Grief
On top of moving to China stress and excitement, there is also what I experience every summer: my father's death comes back to life. As soon as June hits, Cancer Diagnosis, Uncertainty, Decline, and Death start their march into my consciousness just as they did in June 2007. A friend just posted this most excellent quote, "Grief changes shape but never ends." ~ Keanu Reeves

Mr. Reeves has hit the nail. I am now permanently grieving and/or healing from grief, which sounds dramatic, but isn't. Immense, but simple: death brings grief, and grief is permanent fixture. Or perhaps a permanent removal of something. Like if I were to lose a limb. At the very least it is a state-change. But the psychological expression of this grief-state-change is that my awareness of death is ever-present and salient. Sometimes it is expressed as a fear of dying. But other times it is expressed as a desperately mad attempt to live this undeniably glorious life to its fullest.

China is giving me new life in this way. And in my happiness and excitement, I am also missing my father. I am missing the person I may have been if he were still alive, celebrating the person I have become without him. Oh geez it's a complicated thing: a woman losing her father. There's a great book written about it a friend gave me and I read shortly after my dad passed. The author has now gone on to write feline murder mysteries... (!) I mean, talk about a new life, right?

There is SO much waiting for me. I've been knocked over and I'm getting up in China. It's just so exciting.




Comments

Popular posts from this blog

Home

I never imagined when I landed in China one year ago I would feel like this knowing I cannot go back, at least not any time soon.
For a variety of reasons – we will not be completing our 3 years in China and are moving back…well, now. I’m devastated to be perfectly honest. But the last two months have been…beyond what words can really describe. Intensely scary and unnerving, testing the limits of my sanity and self-worth. It’s important that we come back.

I think some people would be overjoyed to come back because of top-notch medical care and Costco. I don’t really understand why I’m not, despite the fact I know it’s the right thing to do. I don’t think it’s just the exhaustion having sucked my ability to feel.
We made a home and a life in China. I was starting a new career. I was love-hating every single crazy minute there. I was making good friends. I was just learning enough Mandarin to surprise people. And for better or worse, I was reminded often of how incredible it was to be…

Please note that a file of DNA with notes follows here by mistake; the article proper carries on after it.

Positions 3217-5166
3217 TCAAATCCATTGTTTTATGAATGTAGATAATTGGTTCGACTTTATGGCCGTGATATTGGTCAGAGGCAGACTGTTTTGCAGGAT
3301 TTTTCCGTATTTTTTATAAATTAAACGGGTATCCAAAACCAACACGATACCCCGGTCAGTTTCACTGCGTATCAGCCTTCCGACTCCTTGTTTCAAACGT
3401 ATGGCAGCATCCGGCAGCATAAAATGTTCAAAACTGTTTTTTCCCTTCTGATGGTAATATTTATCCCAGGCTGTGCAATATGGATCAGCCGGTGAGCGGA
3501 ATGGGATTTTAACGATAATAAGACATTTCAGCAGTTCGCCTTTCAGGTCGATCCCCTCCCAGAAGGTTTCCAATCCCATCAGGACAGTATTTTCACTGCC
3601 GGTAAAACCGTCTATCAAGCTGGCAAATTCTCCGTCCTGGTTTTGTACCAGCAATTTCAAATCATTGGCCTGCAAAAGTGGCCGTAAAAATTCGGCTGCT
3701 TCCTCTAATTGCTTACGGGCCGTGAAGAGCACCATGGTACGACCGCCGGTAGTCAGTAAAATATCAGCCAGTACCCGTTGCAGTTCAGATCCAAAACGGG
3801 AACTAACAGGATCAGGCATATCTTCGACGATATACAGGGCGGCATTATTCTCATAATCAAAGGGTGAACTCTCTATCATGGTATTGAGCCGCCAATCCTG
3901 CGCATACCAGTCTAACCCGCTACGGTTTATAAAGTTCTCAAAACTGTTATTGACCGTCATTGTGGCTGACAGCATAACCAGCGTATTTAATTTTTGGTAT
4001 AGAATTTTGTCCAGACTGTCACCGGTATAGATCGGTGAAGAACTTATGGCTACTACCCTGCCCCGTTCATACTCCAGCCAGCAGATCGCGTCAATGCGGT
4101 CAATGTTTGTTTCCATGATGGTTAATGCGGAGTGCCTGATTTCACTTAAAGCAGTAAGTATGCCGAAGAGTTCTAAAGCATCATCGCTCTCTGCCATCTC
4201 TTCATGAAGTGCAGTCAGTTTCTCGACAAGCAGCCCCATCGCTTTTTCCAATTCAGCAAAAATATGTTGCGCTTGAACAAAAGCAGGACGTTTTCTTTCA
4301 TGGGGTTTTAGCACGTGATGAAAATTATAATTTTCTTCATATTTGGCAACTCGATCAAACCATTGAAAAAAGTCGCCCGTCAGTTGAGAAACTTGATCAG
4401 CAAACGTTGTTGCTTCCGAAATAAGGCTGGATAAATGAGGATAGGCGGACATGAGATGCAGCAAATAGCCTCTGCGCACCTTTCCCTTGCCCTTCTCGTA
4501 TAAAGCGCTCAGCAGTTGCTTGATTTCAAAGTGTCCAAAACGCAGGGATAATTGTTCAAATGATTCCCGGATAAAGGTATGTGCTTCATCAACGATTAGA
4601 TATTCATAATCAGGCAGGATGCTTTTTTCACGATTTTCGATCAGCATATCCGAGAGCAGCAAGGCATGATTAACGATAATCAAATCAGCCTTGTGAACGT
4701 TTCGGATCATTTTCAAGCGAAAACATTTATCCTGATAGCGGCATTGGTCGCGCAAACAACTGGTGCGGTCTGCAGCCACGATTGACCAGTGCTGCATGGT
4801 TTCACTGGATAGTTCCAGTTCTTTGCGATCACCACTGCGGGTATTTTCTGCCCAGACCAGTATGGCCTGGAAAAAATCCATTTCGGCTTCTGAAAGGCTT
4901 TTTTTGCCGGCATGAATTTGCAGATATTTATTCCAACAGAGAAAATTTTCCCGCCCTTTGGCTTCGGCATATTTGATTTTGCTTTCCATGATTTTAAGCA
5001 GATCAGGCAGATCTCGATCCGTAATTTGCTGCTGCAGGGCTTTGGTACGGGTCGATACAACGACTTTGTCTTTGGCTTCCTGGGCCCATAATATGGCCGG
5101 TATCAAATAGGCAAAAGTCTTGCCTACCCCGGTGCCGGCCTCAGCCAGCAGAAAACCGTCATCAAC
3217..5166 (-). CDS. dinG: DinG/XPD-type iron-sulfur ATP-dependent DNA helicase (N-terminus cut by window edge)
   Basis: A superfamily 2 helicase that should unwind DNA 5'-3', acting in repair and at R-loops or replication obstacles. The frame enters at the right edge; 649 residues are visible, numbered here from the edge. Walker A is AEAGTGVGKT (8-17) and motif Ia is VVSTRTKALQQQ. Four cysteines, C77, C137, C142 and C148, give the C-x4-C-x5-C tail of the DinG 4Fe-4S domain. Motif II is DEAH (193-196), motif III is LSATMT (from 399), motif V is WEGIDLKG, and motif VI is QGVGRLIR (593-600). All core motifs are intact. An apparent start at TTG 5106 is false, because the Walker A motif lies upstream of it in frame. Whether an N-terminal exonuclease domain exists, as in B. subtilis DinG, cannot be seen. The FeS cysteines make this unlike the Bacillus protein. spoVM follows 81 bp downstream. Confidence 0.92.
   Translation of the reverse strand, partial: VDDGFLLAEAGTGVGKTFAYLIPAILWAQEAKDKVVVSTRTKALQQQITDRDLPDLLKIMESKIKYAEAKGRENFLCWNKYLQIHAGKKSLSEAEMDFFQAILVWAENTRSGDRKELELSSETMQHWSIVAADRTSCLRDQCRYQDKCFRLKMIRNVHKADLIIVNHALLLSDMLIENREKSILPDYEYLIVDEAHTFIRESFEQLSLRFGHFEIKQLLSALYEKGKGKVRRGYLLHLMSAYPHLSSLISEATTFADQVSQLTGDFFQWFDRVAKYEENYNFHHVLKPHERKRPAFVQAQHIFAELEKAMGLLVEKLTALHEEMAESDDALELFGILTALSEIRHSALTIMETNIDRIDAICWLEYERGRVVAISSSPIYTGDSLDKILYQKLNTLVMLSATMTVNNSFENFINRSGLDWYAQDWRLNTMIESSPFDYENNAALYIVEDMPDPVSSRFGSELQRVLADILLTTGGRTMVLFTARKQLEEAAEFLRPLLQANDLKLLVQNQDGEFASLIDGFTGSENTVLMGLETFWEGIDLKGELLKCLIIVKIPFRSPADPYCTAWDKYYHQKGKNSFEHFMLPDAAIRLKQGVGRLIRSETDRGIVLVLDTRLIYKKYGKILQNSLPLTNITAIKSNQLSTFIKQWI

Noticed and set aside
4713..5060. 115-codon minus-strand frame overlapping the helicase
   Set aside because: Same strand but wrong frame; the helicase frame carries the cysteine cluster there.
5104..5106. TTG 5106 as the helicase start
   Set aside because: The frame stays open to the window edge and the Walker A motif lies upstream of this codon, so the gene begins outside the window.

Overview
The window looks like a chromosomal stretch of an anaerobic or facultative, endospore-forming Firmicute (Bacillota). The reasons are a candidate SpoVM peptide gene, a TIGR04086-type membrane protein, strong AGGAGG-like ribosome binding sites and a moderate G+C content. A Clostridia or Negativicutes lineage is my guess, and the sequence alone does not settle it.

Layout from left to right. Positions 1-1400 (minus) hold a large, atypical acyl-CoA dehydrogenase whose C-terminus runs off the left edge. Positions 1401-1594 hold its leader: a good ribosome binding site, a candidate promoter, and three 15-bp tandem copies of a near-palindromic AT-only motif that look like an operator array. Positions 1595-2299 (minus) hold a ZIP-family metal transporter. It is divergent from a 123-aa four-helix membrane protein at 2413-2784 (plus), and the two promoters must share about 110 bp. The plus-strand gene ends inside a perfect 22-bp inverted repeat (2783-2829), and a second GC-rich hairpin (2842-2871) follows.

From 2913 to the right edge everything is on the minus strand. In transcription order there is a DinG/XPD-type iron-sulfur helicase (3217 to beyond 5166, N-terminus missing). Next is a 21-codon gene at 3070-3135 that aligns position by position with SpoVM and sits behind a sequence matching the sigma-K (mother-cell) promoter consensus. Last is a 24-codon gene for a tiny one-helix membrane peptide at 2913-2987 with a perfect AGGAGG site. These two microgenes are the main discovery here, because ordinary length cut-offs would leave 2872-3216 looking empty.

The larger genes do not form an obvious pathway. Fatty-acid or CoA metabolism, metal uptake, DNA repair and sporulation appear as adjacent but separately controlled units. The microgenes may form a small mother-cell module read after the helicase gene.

Goodbye My Friend and Inspiration

Today I discovered someone who has influenced my life immensely has died. We don't have close mutual friends so I can see how no one would have known to inform me. But that doesn't mean he wasn't important to me and that he didn't impact my life dramatically. It mostly means he was so humble and so special to so many people it would probably have been impossible to inform all the people whose lives he touched. It happened earlier this year while we were in China, in April, about a month before my own life began to melt down.

I am really devastated that I didn't know and had to find out through a Google search. I had just written to him a few days ago inviting him to the Pergolesi Magnificat in which I'll be singing in a couple weeks. I was so excited to tell him we were back in Michigan and we could resume our (too infrequent in recent years) visits consisting of hours sitting, chatting, drinking, and eating.

It was unusual for him to not respond to an invita…

My First Mother’s Day in China

I know a lot of people are celebrating Mother’s Day milestones – and I’ll hop on the bandwagon and highlight the fact I am celebrating my first Mother’s Day in China. Solo-mothering, in fact. Mike has a number of very important work and family obligations in the US and I appreciate his being the family ambassador.

Being a mother of three in China, as a foreigner (I don’t really identify with the word expat, more on that some other time, perhaps) is no small task. I’m not even gonna humblebrag about it. It’s just really, really difficult and I’m making it work as best as I can. 
So. I’m going to celebrate some pretty great Mothering in China milestones, and pat myself on the back. And while I know I cannot attribute my kids' success 100% to my and Mike's parenting, (sometimes I think they are great in spite of it!) because I know they are innately wonderful, capable people who are doing so much of this hard work on their own...I feel proud and my efforts have been well worth …